What are the advantages of full-length mudguards?

Full-length mudguards are commonly referred to as traditional mudguards, because they’ve been around for many, many years. They are most often a permanent fixture on touring bikes. Due to their length and sides, they cover a large percentage of both wheels and provide the best protection from spray generated by the wheels.

Some full-length mudguards are longer than others. Some have a large rubber flap on the end of the front mudguard. The longer front mudguards really help to stop your feet from getting soaked through. There's a surprising amount of spray kicked up by the front wheel and your feet are right in the firing line. The longer the front mudguard, the more chance of your feet staying dry. Having a long rear mudguard will keep spray from hitting the person following behind you when you're riding in a group too.

The other advantage of these mudguards is that they offer the most protection to the bicycle. They keep all the water and mud away from the rim brake callipers (if your bike has them), which really don't like being dowsed in gritty water, and it's the same for the front derailleur. They also keep water away from a saddle bag and rear light that you might have attached to the saddle/seatpost, so that's another plus for mudguards.

Full-length mudguards are very sturdy. They mount to your frame at the brake callipers, eyelets at the dropouts, and to the chainstay bridge behind the bottom bracket. They can take a bit of time to set up, but once in place they will survive a lot of abuse.

In order to fit full-length mudguards you need a frame with enough clearance under the brakes (if your bike has rim brakes rather than disc brakes) and behind the seat tube. That means the chainstays are a bit longer, lengthening the wheelbase.

If your bike has rim brakes, you’ll usually need long-reach brake callipers, especially if you want to use mudguards with tyres that are 25mm or larger.

The fact that full-length mudguards can only be fitted to frames with the necessary mounts and clearance does limit them, but there are plenty of bikes designed to accept them. Most common are those that fall into the touring/Audax category, with a variety of frame materials including the most common: steel, titanium and alloy. It’s also possible to buy a carbon fibre frame with the necessary eyelets and clearance for these mudguards.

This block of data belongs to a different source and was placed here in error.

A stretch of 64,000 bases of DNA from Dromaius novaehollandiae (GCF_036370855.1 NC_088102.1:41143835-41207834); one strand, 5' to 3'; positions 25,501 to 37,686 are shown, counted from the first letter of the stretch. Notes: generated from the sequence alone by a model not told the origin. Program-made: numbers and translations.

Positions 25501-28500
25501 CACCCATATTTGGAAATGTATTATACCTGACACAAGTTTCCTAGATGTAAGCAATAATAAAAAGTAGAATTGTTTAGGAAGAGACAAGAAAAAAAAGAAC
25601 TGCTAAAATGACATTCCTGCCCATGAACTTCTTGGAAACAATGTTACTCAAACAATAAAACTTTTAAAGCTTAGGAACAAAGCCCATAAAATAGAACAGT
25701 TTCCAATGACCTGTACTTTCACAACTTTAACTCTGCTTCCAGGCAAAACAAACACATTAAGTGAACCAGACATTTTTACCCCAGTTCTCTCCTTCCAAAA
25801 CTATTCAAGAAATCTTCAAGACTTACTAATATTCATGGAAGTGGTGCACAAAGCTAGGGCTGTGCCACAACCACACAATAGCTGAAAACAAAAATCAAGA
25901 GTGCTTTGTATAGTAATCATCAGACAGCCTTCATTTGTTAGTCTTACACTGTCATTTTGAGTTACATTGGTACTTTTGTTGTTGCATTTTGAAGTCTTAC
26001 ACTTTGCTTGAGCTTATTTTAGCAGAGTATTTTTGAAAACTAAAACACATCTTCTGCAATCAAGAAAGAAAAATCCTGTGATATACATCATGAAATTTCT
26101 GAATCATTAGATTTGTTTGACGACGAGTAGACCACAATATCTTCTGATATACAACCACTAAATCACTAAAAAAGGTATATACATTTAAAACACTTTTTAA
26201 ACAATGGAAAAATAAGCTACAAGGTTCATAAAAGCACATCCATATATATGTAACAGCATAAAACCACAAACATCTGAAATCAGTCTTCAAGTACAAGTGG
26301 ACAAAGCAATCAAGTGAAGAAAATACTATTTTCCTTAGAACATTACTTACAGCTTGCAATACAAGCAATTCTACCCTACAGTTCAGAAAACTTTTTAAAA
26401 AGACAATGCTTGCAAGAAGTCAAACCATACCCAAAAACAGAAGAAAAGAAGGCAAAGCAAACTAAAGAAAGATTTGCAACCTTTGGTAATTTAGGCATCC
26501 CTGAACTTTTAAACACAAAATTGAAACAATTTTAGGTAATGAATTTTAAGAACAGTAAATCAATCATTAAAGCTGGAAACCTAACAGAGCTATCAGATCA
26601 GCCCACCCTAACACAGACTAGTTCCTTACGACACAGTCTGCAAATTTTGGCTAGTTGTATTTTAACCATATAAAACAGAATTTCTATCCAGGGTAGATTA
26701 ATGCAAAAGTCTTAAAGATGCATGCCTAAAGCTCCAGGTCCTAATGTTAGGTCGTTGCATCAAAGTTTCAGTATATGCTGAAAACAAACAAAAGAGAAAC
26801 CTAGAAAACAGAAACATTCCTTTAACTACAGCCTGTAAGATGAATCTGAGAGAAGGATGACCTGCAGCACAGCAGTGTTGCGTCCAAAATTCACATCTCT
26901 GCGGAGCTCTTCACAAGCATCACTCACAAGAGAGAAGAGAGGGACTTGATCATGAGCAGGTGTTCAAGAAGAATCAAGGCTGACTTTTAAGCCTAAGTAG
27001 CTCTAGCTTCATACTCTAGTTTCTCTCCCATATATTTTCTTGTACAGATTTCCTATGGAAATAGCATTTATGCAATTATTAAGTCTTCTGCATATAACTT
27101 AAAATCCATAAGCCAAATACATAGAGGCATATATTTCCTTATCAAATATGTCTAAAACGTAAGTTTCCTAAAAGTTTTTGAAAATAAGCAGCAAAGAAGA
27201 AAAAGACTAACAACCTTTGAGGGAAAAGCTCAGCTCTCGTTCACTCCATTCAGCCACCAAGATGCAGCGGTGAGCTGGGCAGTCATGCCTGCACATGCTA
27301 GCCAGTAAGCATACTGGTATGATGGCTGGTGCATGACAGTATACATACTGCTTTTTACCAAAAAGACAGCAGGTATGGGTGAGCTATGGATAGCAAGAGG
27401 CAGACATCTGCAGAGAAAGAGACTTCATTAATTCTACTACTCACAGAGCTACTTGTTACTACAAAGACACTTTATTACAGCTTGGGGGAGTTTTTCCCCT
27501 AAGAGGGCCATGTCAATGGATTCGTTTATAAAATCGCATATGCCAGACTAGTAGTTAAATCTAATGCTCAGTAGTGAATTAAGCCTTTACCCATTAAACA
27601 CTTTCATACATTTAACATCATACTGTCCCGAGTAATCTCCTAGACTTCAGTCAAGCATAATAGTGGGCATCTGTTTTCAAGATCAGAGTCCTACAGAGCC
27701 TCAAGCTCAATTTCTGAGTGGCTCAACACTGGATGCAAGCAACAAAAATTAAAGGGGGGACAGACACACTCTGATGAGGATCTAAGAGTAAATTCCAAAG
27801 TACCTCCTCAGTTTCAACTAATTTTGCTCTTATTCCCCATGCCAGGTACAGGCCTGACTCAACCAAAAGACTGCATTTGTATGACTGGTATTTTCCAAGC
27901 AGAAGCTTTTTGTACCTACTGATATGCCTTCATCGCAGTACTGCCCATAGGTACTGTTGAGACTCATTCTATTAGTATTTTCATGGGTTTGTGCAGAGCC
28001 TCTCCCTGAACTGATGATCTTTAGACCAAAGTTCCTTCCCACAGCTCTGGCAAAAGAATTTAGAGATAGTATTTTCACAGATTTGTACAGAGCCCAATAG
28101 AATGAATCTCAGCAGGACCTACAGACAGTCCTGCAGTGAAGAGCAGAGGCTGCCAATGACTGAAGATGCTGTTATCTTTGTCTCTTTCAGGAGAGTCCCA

> Check out 11 of the best mudguard-compatible carbon fibre road bikes 

Not everyone wants, or has space/money for a second bike built specifically to take mudguards. Luckily, bicycle designers have cottoned on to this and many regular road bikes come with concealed mudguard mounts. Without mudguards a bike like this looks like any regular road racing bike, but look close enough and you'll find mounts that allow it to be a mudguard-equipped winter bike.

The Canyon Inflite, Grizl and Grail also have unique mudguard mounts and Canyon have designed their own mudguards, made by SKS, to be compatible with these mounts, so there's plenty of choice if you look around.

Who should buy clip-on mudguards?

If your road bike doesn't have mudguard mounts, there are still a lot of mudguards options available to you.

Clip-on mudguards don’t require the frame to have eyelets or long-reach brake callipers, or extra clearance. Instead, they attach to the frame using simple fastenings like rubber bands, Velcro or zip ties. This gives far more versatility than full-length mudguards as you aren’t hindered by bike choice, and it means you can keep riding your favourite road bike through the winter if you want to.

Clip-on mudguards usually don’t wrap as much of the wheel as full-length mudguards, nor have the sides or front rubber flap. This means they don’t keep as much rain and spray off your body or bike. However, they do keep most of the water off and can make a huge difference on wet roads. They can easily be removed and stored in the garage during the summer.

Clip-on mudguards are also much lighter than full-length mudguards, and some people might just want to fit a rear mudguard for those winter club runs where you're forced to spend the whole ride at the back if you turn up without mudguards. No one wants a face full of water and mud from following someone without mudguards.

Fitting clip-on mudguards can be fraught with compatibility issues, which usually focus around the limited clearance on regular road bikes. It's worth having a read of our reviews first, and checking with the manufacturer to see which bikes they're compatible with.

What are mountain bike-style mudguards?

Mountain bike-style mudguards will fit almost any bike, and offer loads of clearance regardless of frame design. On the flip side, they offer less protection than other types of mudguard. Your feet will still get wet, your bike gets no protection, and they don't shield the rider behind you.

Mountain bikes, because of the huge variety of design thanks to factors like suspension and huge tyres, need a mudguard fitted very high above the wheel. The solution is a rear mudguard that clips onto the seatpost so the height above the wheel can be adjusted, and a front mudguard that's attached to the down tube.